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Babatunde Olatunji Dies

Babatunde Olatunji, a Nigerian drummer whose music did much to break world music in America and who was a profound influence on John Coltrane, died April 9 in Salinas, Calif. of diabetes complications. He was 76.

Born in Ajido a Nigerian fishing village, Olantunji made plans to become a diplomat when offered a scholarship to Morehouse College in Atlanta in 1950. His studies later brought him to New York City where he formed a band that played African music. The band played concerts and provided inspiration at several civil-rights rallies.

Olatunji’s 1959 album Drums of Passion introduced America at large to the sound of African music. It was the first record of African drumming recorded in stereo in an American studio and influenced the work of jazz artists like Dizzy Gillespie and John Coltrane, who wrote “Tunji” in the drummer’s honor. Coltrane also helped Olatunji found the Olatunji Center for African Culture, a music and dance school for children in Harlem that closed in 1988.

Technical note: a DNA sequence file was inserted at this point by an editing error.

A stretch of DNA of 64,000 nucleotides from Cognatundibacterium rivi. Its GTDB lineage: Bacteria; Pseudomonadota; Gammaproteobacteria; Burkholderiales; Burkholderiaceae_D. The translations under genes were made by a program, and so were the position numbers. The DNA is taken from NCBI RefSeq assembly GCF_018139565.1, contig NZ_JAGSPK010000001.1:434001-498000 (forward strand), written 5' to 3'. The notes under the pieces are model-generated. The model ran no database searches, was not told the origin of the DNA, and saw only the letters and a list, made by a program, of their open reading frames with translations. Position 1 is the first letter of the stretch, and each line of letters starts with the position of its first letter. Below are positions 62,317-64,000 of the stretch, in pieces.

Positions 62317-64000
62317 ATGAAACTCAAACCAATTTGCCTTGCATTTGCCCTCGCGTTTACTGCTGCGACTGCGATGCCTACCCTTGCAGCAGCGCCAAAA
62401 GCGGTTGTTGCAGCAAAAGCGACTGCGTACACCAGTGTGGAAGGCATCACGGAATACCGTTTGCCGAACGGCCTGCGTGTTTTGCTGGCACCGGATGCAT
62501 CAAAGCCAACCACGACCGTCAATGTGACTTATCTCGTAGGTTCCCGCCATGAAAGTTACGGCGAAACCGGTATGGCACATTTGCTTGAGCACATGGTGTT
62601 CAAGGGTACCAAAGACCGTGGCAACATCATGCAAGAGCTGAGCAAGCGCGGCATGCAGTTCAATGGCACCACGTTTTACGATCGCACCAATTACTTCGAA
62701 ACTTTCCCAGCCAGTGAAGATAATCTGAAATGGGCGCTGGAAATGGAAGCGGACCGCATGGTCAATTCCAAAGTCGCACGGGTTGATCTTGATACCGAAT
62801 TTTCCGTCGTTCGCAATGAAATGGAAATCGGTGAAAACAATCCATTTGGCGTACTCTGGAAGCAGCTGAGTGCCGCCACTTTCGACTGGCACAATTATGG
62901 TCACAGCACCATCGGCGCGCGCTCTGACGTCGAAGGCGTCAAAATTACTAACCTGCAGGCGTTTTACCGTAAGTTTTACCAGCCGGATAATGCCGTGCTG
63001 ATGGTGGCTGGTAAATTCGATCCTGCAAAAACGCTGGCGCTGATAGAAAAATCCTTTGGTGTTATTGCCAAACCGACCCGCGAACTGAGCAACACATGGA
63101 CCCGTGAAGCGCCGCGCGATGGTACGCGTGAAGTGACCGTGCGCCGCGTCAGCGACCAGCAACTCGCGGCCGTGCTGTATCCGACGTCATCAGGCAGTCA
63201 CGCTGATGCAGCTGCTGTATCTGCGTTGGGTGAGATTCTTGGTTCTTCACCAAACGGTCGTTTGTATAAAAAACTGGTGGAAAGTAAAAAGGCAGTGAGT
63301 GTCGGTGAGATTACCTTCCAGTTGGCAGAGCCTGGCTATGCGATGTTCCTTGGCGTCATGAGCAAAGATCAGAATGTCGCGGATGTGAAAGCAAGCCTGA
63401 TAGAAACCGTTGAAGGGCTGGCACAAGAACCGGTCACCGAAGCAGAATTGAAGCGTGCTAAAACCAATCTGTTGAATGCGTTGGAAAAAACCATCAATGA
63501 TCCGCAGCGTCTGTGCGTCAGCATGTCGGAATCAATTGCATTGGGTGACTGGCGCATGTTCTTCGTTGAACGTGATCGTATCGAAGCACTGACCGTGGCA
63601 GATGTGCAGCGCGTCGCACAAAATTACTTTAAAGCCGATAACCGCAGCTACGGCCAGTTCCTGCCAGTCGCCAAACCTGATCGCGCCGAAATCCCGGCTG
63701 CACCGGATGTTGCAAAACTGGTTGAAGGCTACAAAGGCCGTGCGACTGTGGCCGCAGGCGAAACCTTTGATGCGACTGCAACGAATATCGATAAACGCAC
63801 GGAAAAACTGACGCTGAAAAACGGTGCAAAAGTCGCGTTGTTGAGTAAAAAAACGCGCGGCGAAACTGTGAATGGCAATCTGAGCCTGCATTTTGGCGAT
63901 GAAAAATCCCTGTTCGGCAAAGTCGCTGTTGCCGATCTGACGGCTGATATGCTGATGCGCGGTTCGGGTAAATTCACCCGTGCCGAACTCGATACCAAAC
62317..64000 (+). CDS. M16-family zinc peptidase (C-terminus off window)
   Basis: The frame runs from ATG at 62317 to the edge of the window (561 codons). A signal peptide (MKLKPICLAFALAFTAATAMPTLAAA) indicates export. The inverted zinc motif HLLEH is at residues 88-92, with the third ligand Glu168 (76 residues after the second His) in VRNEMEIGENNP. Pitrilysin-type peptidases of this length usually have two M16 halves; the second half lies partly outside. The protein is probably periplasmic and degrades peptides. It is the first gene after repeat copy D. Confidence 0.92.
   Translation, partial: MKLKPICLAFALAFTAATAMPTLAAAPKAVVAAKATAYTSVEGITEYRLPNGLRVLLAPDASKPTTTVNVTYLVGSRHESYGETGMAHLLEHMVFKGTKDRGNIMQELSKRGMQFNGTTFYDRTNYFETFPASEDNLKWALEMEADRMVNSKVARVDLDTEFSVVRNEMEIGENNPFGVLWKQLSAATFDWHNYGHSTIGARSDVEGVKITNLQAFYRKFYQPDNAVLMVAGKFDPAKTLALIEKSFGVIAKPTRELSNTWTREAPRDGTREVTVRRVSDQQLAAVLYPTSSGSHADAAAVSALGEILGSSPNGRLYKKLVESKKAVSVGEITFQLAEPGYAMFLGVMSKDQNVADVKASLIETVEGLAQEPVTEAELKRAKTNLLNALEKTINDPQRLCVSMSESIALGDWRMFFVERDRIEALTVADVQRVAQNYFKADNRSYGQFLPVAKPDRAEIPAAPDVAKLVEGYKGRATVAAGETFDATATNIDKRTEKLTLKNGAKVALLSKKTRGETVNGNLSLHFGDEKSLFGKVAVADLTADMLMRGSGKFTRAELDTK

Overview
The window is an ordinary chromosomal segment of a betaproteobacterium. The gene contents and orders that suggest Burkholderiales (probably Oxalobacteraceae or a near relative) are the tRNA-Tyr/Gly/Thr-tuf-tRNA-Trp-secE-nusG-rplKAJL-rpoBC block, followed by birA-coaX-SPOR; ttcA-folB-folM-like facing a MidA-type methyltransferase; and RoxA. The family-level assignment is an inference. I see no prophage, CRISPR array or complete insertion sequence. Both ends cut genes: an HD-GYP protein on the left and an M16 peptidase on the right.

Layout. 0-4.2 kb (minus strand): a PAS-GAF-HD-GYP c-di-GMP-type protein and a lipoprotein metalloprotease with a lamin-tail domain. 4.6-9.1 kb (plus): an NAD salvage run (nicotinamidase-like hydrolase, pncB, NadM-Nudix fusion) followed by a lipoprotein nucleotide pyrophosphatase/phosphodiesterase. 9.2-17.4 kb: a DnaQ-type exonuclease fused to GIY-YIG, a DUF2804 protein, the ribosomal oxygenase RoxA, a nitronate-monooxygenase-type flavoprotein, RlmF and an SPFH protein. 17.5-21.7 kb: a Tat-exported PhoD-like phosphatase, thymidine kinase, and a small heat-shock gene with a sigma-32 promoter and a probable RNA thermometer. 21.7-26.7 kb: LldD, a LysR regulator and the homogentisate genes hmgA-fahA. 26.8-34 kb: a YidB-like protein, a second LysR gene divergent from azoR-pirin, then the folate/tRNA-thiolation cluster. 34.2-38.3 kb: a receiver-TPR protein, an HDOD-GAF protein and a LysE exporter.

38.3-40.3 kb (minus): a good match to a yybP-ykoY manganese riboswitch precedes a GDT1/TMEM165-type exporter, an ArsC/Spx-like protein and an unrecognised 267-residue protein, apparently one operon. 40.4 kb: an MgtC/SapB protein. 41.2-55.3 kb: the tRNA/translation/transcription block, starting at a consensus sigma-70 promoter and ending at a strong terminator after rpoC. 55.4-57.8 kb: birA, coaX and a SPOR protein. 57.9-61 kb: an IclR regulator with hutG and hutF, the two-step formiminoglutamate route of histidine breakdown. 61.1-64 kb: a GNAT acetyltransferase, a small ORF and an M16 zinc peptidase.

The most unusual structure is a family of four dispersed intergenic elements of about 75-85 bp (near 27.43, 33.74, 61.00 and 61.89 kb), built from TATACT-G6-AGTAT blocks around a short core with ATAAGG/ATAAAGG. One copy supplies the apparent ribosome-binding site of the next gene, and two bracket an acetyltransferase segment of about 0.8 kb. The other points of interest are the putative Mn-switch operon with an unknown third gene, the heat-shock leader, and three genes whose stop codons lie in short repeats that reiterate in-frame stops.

Olatunji continued to record both as a leader and a sideman until his death. Among other discs he’s heard on Cannonball Adderley’s African Waltz, Abbey Lincoln’s Devil’s Got Your Tongue and a number of albums by Grateful Dead drummer Mickey Hart, who was an early Olatunji fan.

He is survived by a wife from whom he is separated, two sons, two daughters and a


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